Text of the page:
182 Proceedings of the Royal Society of Edinburgh. [Ress.

OBITUARY NOTICES.

Sir John Jackson, Kt., LL.D. By David Alan Stevenson, B.Sc, M.Inst.C.E.

i.MS. received and read June 21, 1920.)

SIR JOHN JACKSON, the head of the well-known firm of " Sir John Jackson, Limited," was born at in 1851. Immediately on leaving school he entered workshops in Newcastle to learn the mechanical side of the profession that he was ultimately to follow, and from there he proceeded to Edinburgh University to study science and engineering generally. At the university he came under the influence of the late Professor Tait, and so impressed was he with the value of the training he received in Tait's laboratory that, when Tait died, Sir John founded the " Tait Memorial Fund " to encourage physical research. At the early age of twenty-five he obtained his first contract, and soon afterwards he was entrusted with the contract for the completion of Stobcross Docks, Glasgow, a difficult and important work involving the sinking of cylinders in soft ground, at that time a novel form of construct- ing foundations. This was rapidly followed by such important under- takings as Middlesbrough, Hartlepool, and North Sunderland Docks, the extension of the Admiralty Pier at Dover, the completion of the last eight miles of the Manchester Ship Canal, in connection with which he was knighted, the Dover Commercial Harbour, the foundations of the Tower Bridge, docks at Swansea, Methil, and Burntisland, and a deep lock at Barry. The greatest undertaking in this country he was responsible for was undoubtedly the extension of the Admiralty Works at Keyham, a work of peculiar engineering difficulty on account of the great depth to which the foundations had to be carried, which took ten years to complete and cost nearly £4,000,000. Abroad, no less than at home, he was entrusted with the execution of important undertakings. He constructed the Naval Harbour and Graving Dock at Simon's Town in Cape Colony, important harbour works at Singa- pore, and a breakwater at Victoria in British Columbia. He advised the Austro-Hungarian Government on the extension of the Arsenal Works at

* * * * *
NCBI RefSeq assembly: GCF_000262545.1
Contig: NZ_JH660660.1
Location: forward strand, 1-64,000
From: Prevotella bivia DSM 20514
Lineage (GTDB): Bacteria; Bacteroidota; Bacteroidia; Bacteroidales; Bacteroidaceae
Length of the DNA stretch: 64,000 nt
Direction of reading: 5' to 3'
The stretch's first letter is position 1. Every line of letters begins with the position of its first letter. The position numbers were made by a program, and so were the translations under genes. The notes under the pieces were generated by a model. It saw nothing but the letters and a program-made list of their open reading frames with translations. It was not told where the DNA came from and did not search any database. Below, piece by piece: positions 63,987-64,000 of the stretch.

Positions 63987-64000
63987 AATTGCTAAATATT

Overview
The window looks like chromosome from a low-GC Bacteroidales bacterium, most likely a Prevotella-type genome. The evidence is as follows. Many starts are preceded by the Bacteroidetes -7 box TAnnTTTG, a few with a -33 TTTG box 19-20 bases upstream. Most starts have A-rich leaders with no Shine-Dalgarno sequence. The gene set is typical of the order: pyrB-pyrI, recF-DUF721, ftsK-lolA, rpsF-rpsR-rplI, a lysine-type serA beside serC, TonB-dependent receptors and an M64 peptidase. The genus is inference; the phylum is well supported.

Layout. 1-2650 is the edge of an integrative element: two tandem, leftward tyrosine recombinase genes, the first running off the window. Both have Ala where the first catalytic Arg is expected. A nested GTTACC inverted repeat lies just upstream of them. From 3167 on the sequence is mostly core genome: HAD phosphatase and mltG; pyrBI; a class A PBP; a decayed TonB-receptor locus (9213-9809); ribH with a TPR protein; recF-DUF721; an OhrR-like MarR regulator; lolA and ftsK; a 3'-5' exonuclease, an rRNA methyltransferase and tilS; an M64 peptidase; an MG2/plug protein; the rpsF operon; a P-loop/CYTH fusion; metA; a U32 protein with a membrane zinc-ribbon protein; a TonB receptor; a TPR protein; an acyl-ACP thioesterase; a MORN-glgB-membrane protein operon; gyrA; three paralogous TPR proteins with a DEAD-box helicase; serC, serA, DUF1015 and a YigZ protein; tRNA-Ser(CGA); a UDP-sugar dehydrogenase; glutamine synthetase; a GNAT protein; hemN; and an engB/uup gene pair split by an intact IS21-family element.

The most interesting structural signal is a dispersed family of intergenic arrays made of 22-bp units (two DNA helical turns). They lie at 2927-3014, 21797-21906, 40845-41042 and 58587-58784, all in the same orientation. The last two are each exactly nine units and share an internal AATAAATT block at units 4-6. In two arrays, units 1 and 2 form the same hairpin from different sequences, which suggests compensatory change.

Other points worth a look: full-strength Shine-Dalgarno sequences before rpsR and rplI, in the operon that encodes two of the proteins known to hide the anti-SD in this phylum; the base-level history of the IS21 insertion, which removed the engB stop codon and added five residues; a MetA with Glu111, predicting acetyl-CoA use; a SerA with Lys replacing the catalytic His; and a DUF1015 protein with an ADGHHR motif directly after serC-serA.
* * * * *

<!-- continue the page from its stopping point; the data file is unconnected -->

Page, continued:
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Downloaded from https://www.cambridge.org/core. IP address: 170.106.40.139, on 26 Sep 2021 at 01:46:32, subject to the Cambridge Core terms of use, available at https://www.cambridge.org/core/terms. https://doi.org/10.1017/S0370164600009536 184 Proceedings of the Royal Society of Edinburgh. [Sess, was gifted with strong common sense, which made him an efficient organiser and a sound man of business. He had an extraordinary aptitude for getting down to the bottom of any question that came before him, and for facing and overcoming any difficulty, whether engineering or admini- strative, that he encountered in the course of his work. He had the faculty of drawing round him men of great ability to assist him in his work, and of getting from them ready and loyal assistance. He was deeply interested in the welfare of his workmen, of whom he often had thousands in his employment at one time. In a word, he was a great and successful Contractor, and the works he executed will form a worthy and lasting memorial of his useful and busy life. In his private life his friends found him broad-minded, kind-hearted, and generous. He had a large circle of friends to whom he was fond of extending hospitality when occasion offered, and by whom he will be greatly missed. Rowing, yachting, and small-boat sailing were his favourite pastimes, and he was a member of the Royal Yacht Squadron and other yacht clubs. After the Armistice, Sir John had begun to gather up again the threads of business and prepare for undertaking further large schemes of work, when he died somewhat suddenly on December 14, 1919. He was elected a Fellow of the Society in 1894.

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